Two users of online social media who breached an injunction banning the revelation of the new identities of James Bulger’s killers received suspended jail sentences yesterday.
The nine-month terms, which were suspended for 15 months, followed action by Attorney General Dominic Grieve against Neil Harkins, of Bridlington, and Dean Liddle, of Sunderland.
The pair put photos on Twitter and Facebook in February, two days after the 20th anniversary of the toddler’s murder, which purported to depict Jon Venables and Robert Thompson as adults.
Sir John Thomas, president of the Queen’s Bench Division, and Mr Justice Tugendhat said Liddle and Harkins knew that what they were doing was wrong and it was no excuse that others were doing it.
The pair admitted breaching a January 2001 injunction, binding on the whole world, imposed before Venables and Thompson were released from detention, which bans the publication of any information purporting to identify their physical appearance, whereabouts, movements or new identities.
Mr Grieve said the injunction had to be enforced to mitigate the “very real risk of serious physical harm or death” to anyone who might be identified, whether correctly or incorrectly, as being either of the killers.
The Attorney General said after the ruling: “An internet posting takes seconds but can have major consequences.
“These people were fully aware that there is an injunction in place which prevents publication of any images or information claiming to identify anyone as Jon Venables or Robert Thompson, yet they carried on.”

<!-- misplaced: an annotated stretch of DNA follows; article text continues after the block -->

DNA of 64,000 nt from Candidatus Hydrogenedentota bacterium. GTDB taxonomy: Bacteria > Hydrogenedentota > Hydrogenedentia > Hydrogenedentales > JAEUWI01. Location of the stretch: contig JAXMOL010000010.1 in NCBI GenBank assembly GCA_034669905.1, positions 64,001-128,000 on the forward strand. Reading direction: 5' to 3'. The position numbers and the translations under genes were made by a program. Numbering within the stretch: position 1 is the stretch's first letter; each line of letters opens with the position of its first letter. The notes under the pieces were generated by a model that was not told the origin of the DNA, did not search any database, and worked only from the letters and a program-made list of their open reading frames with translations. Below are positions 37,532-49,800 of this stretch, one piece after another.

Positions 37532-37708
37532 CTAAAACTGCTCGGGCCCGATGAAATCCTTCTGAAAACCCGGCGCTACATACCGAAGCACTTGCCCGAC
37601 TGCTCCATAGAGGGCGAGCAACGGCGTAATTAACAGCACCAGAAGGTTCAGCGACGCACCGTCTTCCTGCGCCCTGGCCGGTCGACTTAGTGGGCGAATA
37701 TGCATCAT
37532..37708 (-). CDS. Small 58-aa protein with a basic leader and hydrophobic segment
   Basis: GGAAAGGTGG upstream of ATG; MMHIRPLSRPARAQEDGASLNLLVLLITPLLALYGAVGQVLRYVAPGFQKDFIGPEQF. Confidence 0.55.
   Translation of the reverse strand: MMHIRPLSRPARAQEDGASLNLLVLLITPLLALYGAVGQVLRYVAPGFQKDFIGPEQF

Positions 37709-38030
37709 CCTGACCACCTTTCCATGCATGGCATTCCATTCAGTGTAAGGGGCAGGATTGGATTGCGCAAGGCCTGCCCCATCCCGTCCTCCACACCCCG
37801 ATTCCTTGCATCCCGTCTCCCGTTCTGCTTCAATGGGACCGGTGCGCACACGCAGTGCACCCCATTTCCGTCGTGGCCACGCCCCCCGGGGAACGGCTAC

He added: “It has been in place for many years and applies to both media organisations and individuals.
“It is irrelevant whether the postings in this case were of who they claimed to be.
“The order is meant not only to protect Venables and Thompson but also those members of the public who have been incorrectly identified as being either of them.”
Harkins said “no comment” as he left the Royal Courts of Justice.
Liddle said: “I am just going to go home and see my son.”
Sir John said Harkins, a 35-year-old househusband, and Liddle, 28, a graphic designer, had both removed the offending pictures very quickly and apologised.
He added that a fine would be wholly inappropriate to the gravity of what was a serious contempt and an unprecedented case.
He said it was plain that both knew of the prohibition on publication, although they may not have known the full extent of the consequences of what they were doing.
The penalty had to make clear the determination of the court to protect the potentially numerous people at risk and the importance of upholding the rule of law, he added.
“Vigilantism has no place in a civilised country and it is for the purpose of deterring such conduct that we must have particular regard.
“The social media can reach many people as this case shows, and therefore the conduct of anyone publishing such information, whether it be on social media or elsewhere on the internet, has that very serious consequence.”
Sir John said the court would consider a custodial sentence, not only to punish but also to deter others, but would take the exceptional course of suspending it in this case.
And he warned that there was very little prospect of an offender avoiding a very substantial and immediate custodial sentence if there was any future similar publication.
The judges had heard that Harkins had 141 friends on Facebook and his post had been shared 20,000 times. The father-of-three accepted that he had been extremely foolish and had shown genuine remorse.
Liddle, who had 915 followers on Twitter, undertook various charitable activities, the court was told, and an immediate custodial sentence would have major consequences for his profoundly deaf son.